September 15, 1943
Just a few hurried lines in reply to your last letter. Well Dad, in spite of Mother’s intuition, I am still safe and sound in England. At the moment, I am undergoing a rather strenuous course in tank driving. The actual driving is quite simple and I mastered the job in the first week. However, the maintenance is another question and, I might add, a tough one. It certainly takes a great deal of work to keep one of these brutes in the field, and I don’t mean maybe. This particular tank is called a “Cruiser” and weighs about 32 tons. It is powered with a 400-horsepower radial nine-cylinder airplane engine. The normal engine speed is approximately twenty-four hundred revs per minute. As you probably know, the steering is effected by two “tiller” bars. The driver is situated in the lower right-hand front of the hull and receives his instructions and directions from the “Commander” who rides in the turret. Communications are by wireless intercom. The Commander, for instance, says “driver right.” The driver merely pulls on the right tiller until the C.O. says “driver advance”. I am rather enjoying the course, though I wouldn’t trade my guns for a tank. You are too cooped up and then too, you are just like a “Robot,” blindly following orders, which isn’t to my liking.-------
This War is certainly going very well, though Italy’s capitulation did not pan out as was generally expected. Those darn “Wops” are a treacherous cat and can certainly bear considerable watching. The Americans who landed in Solerno are having a tough time establishing a bridge-head, but I feel sure, with a little luck, they should soon be over the first phase of the operation. The papers have given the news that the First Division of the Canadians are in action with the 8th Army, so that should put Mother’s mind at rest. Our regiment, as you know, are Core troops.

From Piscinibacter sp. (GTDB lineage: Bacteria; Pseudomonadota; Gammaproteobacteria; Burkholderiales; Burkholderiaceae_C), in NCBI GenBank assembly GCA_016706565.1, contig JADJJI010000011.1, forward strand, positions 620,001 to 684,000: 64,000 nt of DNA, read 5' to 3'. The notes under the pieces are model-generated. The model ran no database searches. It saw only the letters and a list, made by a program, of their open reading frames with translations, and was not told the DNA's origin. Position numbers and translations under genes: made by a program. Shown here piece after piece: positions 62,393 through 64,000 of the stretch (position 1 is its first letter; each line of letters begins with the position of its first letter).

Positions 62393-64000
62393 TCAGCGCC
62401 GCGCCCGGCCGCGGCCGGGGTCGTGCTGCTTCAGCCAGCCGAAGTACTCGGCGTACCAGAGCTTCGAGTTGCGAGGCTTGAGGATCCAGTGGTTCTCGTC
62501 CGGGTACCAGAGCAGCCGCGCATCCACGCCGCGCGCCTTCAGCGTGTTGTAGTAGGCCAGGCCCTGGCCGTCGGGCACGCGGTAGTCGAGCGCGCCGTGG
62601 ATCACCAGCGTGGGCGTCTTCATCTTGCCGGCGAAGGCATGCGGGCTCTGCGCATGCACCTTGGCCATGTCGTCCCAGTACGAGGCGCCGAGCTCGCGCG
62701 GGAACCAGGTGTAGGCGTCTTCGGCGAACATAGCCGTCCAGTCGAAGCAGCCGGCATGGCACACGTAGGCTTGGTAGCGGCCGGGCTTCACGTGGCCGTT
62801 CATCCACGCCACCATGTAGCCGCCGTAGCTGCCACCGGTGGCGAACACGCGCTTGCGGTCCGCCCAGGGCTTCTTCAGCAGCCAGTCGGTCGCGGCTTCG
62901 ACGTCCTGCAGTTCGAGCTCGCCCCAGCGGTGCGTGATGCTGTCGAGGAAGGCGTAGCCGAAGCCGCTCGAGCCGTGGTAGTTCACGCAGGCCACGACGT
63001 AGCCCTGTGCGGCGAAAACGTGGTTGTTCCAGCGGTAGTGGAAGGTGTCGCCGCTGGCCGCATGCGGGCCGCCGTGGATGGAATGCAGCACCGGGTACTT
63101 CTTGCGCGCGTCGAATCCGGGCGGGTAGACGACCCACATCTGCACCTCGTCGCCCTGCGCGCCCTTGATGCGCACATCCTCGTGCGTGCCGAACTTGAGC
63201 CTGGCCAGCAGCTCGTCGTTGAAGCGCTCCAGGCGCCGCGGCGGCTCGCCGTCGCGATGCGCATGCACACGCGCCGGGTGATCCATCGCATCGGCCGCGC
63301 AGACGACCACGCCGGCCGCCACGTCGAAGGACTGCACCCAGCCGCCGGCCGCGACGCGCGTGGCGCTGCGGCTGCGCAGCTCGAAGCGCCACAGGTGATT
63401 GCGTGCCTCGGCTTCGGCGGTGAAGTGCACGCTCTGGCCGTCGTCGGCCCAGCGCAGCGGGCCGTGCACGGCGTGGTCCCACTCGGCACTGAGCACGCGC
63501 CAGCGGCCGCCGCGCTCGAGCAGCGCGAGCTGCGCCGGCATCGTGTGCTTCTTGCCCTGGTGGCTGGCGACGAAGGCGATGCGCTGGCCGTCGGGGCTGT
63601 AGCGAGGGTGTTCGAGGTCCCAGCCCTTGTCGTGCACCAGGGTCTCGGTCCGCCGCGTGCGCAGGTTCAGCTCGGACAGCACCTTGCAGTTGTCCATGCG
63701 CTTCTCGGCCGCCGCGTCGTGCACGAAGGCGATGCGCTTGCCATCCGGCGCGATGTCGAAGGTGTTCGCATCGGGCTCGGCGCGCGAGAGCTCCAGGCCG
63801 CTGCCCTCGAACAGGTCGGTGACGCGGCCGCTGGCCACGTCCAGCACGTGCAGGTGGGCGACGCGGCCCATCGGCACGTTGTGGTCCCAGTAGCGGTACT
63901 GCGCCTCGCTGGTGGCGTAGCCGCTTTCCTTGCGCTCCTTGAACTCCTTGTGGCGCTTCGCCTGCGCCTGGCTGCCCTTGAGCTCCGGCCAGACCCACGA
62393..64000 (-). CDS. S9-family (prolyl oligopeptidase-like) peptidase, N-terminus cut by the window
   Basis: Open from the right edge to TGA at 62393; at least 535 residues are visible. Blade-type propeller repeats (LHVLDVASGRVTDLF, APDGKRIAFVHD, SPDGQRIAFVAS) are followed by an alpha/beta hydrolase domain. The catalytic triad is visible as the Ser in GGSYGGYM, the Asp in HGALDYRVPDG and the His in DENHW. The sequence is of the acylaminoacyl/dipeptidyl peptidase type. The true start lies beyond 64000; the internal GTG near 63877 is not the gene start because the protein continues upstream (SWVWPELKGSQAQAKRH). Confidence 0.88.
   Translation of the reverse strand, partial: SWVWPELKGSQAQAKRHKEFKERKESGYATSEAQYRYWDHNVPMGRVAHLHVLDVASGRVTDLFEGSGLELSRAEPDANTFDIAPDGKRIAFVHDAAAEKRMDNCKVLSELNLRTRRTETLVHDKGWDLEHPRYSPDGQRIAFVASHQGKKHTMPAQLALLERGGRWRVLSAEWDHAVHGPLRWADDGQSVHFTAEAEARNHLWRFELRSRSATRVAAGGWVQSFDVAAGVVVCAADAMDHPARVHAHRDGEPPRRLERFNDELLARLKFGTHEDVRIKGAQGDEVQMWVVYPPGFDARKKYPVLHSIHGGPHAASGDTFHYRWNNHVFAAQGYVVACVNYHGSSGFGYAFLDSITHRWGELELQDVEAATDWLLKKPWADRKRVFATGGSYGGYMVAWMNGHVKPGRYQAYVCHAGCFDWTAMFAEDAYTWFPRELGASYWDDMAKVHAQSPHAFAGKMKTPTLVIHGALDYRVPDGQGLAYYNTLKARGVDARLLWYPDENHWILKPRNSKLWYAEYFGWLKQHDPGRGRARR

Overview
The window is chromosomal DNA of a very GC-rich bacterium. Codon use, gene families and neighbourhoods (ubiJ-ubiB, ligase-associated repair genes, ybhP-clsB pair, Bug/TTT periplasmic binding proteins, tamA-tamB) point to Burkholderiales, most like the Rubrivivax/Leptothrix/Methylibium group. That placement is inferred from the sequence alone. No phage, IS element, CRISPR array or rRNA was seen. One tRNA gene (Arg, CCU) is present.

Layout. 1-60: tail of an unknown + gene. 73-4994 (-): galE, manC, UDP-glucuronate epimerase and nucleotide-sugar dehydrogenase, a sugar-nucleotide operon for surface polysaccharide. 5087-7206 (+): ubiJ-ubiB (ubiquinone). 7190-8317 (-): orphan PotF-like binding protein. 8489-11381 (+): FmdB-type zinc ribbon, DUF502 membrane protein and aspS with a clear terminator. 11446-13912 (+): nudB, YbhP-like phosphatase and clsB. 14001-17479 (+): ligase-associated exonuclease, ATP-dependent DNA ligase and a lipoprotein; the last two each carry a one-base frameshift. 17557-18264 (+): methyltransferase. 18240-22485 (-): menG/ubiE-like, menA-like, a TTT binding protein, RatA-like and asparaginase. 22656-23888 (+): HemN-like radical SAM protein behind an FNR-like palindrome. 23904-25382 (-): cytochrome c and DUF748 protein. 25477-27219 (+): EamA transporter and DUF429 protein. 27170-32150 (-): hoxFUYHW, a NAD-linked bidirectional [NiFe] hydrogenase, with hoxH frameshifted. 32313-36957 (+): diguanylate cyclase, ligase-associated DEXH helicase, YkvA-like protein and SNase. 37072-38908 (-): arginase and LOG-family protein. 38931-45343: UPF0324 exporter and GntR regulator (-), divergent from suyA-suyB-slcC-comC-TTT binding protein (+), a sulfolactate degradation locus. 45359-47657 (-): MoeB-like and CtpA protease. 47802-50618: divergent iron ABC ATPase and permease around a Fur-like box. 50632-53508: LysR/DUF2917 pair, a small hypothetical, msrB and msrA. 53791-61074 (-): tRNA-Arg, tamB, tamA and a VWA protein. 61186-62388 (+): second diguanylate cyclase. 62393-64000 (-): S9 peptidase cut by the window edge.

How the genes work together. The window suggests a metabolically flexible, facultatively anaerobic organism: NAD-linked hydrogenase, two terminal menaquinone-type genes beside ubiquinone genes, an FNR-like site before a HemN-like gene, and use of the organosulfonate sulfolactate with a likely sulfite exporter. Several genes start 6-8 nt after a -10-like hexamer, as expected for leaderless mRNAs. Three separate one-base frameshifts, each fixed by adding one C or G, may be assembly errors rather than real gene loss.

Personally, I think that the bulk of the Canadian forces are being held in readiness for a smashing attack through France. This operation may not take place till next Spring, but when it does, it will soon be all over. I don’t think I am being too optimistic when I say that the War will be over before this time next year. We are all anxious to get the job done and get home to work. I celebrated my fourth year in the army Tuesday.
I do believe there is going to be a boom in farming for a few years after this War is over, as all these occupied countries are on the point of starving now. --------